Farm Radios: Communication Before Rural Electrification

Before the Rural Electrification Act of 1936, farms relied on DC power, batteries, Winchargers and generators


| March 2001



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Philco Tombstone farm radio.

In America today, it’s hard to visualize what the world was like before the Rural Electrification Act of 1936.

The REA brought electricity to all the tiny backwoods settlements. What would your house look like if electricity simply disappeared?

Cities had AC electricity many years before public funding through the REA made it possible to build costly high-power lines and sub-stations that sent power our to cities and down roadways.

In the mid-1930s, most radio manufacturers made AC radios and “farm radios.” The battery-operated farm radios, running on DC, were designed for a rural market that hadn’t yet been touched by municipal power systems. From the cabinet front, you wouldn’t know the difference between a farm radio and an AC model in town. But while the AC model plugged into a wall outlet, the farm radio clipped onto batteries.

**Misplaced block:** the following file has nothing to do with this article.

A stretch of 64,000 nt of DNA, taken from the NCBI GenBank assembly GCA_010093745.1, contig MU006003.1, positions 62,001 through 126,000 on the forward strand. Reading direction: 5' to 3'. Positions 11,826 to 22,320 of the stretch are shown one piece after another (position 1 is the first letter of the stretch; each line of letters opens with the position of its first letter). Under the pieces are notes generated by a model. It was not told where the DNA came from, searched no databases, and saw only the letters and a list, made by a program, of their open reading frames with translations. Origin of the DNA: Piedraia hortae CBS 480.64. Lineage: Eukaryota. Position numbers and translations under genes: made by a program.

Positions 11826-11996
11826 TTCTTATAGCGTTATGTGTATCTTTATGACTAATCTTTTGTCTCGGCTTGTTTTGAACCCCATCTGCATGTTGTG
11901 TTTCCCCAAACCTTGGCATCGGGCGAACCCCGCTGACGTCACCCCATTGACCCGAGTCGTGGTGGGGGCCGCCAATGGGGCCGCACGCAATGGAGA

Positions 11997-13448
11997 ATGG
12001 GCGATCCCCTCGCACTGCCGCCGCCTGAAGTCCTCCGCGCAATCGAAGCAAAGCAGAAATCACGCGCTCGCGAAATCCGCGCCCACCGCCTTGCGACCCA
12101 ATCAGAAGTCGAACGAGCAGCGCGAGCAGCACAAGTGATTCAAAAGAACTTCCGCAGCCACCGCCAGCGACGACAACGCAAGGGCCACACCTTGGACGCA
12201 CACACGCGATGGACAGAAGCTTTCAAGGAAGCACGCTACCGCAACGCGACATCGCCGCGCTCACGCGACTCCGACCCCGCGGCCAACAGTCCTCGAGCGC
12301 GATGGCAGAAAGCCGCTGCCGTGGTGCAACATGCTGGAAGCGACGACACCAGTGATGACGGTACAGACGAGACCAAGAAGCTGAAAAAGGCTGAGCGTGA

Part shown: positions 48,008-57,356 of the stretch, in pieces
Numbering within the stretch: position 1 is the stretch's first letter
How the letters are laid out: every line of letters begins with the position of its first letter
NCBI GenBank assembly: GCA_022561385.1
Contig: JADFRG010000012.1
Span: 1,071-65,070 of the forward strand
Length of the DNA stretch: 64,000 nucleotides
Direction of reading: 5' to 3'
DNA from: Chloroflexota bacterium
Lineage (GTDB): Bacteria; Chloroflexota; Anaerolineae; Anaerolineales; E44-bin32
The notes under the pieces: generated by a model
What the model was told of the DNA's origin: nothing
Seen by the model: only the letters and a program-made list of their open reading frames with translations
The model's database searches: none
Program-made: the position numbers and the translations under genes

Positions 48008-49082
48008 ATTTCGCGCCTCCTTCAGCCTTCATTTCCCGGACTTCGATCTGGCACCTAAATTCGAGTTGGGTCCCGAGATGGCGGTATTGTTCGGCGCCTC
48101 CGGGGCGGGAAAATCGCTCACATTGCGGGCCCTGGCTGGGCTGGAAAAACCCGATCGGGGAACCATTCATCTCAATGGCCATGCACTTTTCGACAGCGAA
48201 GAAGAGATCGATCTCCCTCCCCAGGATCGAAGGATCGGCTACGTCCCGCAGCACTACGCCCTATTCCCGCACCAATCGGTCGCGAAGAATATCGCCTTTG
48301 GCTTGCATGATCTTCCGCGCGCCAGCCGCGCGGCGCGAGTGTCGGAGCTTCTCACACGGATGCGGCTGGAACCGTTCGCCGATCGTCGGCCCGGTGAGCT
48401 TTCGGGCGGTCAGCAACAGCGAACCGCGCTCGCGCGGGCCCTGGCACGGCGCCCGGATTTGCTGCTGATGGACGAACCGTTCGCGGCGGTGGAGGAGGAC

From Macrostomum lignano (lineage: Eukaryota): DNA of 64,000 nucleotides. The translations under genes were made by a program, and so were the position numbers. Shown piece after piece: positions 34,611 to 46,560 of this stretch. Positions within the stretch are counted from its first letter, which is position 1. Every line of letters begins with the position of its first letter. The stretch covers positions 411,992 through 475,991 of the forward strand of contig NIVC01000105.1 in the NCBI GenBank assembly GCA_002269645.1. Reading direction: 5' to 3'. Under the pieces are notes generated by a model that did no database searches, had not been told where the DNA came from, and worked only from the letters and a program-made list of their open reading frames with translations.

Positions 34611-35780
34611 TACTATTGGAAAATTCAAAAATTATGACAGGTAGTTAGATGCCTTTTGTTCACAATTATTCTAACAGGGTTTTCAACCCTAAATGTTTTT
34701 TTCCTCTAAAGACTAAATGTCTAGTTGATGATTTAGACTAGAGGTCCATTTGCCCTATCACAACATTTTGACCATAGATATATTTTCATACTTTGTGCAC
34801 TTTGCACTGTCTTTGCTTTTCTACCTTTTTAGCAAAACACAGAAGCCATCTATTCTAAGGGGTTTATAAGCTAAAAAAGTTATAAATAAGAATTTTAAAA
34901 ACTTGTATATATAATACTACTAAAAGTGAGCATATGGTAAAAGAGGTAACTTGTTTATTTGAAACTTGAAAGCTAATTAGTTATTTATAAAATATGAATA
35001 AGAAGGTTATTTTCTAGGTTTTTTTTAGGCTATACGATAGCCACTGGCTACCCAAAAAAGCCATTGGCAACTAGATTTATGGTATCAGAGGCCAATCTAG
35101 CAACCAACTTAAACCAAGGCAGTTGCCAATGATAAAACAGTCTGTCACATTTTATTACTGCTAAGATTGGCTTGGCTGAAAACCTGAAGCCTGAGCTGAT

These 6-, 12-, and 32-volt batteries weren’t like the neat little things that we pop out of blister packs today. They were heavy jars or hard rubber containers filled with sulfuric acid (oil of vitriol) that were kept in the basement. A heavy wire, passing through a hole in the living room floor, connected the battery and the radio. The battery was often kept in the basement because the lady of the house objected to the smell, and to the burnt holes in the carpet resulting from leaks, which were frequent.

Batteries had to be recharged, but they weighed too much to be taken somewhere to have that done. Most people bought a gas-powered generator for that purpose, but some used windmill power plants. The Zenith Radio Company made a popular windmill system called the “Zenith Wincharger with ‘FrePower from the Air.’” Winchargers occasionally show up on eBay auctions.

The wind chargers gave free power and worked for a lifetime, but they weren’t the perfect solution.